An examination of age-related differences in lower extremity joint torques and strains in the proximal femur during gait
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Three studies were performed to investigate age-related changes in neuromuscular function during gait and how these changes affect strains in the proximal femur. Study 1 examined age differences in peak lower extremity joint torques during walking with controlled speed and step length. Studies 2 and 3 applied muscle forces estimated during gait to finite element models of the femur. Study 2 examined age differences in femoral strains, and Study 3 examined the sensitivity of strains to individual muscle forces.
The results support the idea that older adults walk with reduced contributions from the ankle plantar flexors and increased contributions from the hip extensors. Interactions between age and speed indicate that older adults utilized a different neuromuscular strategy than young adults to vary the speed of their gait. No age differences were found for the largest magnitude strains in the proximal femur. However, young adults were able to apply larger loads to the femur without corresponding increases in femoral strains. Strains in the femoral neck were found to be sensitive to muscle forces, particularly hip abductor forces. Strains in the sub-trochanteric region tended to be larger than those in the femoral neck, and less sensitive to muscle forces. These results increase our understanding of neuromuscular changes that occur with age, and the effects of these changes on the femur.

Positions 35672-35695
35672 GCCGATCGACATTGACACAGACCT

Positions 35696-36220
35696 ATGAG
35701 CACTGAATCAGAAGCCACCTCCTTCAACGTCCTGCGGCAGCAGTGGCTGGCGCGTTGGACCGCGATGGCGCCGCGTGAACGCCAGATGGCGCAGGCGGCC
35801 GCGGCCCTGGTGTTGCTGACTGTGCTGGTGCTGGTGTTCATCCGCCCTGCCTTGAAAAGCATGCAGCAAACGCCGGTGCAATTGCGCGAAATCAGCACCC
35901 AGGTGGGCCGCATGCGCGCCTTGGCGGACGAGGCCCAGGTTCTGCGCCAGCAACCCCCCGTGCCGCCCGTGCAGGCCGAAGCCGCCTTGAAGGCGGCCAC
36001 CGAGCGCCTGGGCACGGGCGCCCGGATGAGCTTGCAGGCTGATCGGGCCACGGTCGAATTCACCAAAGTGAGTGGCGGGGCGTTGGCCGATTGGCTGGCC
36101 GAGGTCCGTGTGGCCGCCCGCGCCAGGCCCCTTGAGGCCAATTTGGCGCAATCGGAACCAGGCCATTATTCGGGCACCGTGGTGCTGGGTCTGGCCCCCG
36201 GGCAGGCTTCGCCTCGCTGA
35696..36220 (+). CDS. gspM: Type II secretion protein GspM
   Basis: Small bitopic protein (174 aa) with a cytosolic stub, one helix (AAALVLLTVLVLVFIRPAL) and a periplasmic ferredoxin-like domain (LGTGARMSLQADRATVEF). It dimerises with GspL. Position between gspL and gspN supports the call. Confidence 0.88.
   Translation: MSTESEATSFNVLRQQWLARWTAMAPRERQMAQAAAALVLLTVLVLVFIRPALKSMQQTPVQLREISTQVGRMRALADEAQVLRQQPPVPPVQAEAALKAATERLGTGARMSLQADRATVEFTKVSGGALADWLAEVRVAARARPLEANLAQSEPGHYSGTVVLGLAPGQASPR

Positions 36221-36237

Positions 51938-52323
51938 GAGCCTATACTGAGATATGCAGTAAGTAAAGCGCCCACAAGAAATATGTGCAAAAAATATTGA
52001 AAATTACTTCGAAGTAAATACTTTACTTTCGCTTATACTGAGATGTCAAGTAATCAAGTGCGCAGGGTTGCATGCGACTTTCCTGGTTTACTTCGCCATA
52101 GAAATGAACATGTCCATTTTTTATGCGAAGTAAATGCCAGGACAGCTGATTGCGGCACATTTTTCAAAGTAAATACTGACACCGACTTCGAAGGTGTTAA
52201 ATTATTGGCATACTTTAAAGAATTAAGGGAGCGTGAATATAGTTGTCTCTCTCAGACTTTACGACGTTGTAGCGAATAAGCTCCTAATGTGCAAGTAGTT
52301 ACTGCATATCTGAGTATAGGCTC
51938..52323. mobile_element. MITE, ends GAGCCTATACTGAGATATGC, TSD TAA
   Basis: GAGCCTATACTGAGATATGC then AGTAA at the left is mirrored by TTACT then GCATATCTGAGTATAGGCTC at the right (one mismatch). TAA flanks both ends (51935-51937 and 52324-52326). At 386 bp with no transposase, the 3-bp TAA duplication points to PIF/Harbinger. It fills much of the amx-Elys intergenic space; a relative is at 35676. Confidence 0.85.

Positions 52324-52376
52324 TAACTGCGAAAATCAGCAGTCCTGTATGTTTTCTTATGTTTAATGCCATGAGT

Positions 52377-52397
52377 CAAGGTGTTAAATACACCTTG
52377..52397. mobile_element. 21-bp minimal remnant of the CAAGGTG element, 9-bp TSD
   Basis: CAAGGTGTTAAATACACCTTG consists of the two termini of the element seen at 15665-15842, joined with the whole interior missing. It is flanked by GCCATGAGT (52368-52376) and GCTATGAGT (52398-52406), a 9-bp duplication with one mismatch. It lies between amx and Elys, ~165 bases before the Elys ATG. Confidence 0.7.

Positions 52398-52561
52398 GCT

- Doctoral Dissertations